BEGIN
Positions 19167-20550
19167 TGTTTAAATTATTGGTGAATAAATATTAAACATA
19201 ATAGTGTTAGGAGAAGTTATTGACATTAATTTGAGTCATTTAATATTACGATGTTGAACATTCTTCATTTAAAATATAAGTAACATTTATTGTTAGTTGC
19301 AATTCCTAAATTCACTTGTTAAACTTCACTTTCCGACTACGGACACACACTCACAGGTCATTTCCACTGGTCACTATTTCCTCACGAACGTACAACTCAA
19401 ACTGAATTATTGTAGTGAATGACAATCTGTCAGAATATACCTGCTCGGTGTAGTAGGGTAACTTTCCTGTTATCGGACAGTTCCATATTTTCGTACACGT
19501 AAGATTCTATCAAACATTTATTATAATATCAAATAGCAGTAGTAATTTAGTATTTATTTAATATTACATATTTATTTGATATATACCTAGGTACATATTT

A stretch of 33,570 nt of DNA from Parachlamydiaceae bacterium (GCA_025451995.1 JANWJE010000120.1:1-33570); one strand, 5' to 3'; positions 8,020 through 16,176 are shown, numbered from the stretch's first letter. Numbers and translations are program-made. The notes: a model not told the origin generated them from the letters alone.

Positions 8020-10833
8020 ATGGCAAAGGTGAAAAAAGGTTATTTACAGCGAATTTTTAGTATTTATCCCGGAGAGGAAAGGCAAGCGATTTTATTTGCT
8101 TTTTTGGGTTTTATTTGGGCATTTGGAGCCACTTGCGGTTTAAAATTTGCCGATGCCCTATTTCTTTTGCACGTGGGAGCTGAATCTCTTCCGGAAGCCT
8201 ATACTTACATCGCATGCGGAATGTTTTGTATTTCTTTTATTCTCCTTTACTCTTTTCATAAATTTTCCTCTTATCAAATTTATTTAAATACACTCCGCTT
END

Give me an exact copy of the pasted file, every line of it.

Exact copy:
Positions 19167-20550
19167 TGTTTAAATTATTGGTGAATAAATATTAAACATA
19201 ATAGTGTTAGGAGAAGTTATTGACATTAATTTGAGTCATTTAATATTACGATGTTGAACATTCTTCATTTAAAATATAAGTAACATTTATTGTTAGTTGC
19301 AATTCCTAAATTCACTTGTTAAACTTCACTTTCCGACTACGGACACACACTCACAGGTCATTTCCACTGGTCACTATTTCCTCACGAACGTACAACTCAA
19401 ACTGAATTATTGTAGTGAATGACAATCTGTCAGAATATACCTGCTCGGTGTAGTAGGGTAACTTTCCTGTTATCGGACAGTTCCATATTTTCGTACACGT
19501 AAGATTCTATCAAACATTTATTATAATATCAAATAGCAGTAGTAATTTAGTATTTATTTAATATTACATATTTATTTGATATATACCTAGGTACATATTT

A stretch of 33,570 nt of DNA from Parachlamydiaceae bacterium (GCA_025451995.1 JANWJE010000120.1:1-33570); one strand, 5' to 3'; positions 8,020 through 16,176 are shown, numbered from the stretch's first letter. Numbers and translations are program-made. The notes: a model not told the origin generated them from the letters alone.

Positions 8020-10833
8020 ATGGCAAAGGTGAAAAAAGGTTATTTACAGCGAATTTTTAGTATTTATCCCGGAGAGGAAAGGCAAGCGATTTTATTTGCT
8101 TTTTTGGGTTTTATTTGGGCATTTGGAGCCACTTGCGGTTTAAAATTTGCCGATGCCCTATTTCTTTTGCACGTGGGAGCTGAATCTCTTCCGGAAGCCT
8201 ATACTTACATCGCATGCGGAATGTTTTGTATTTCTTTTATTCTCCTTTACTCTTTTCATAAATTTTCCTCTTATCAAATTTATTTAAATACACTCCGCTT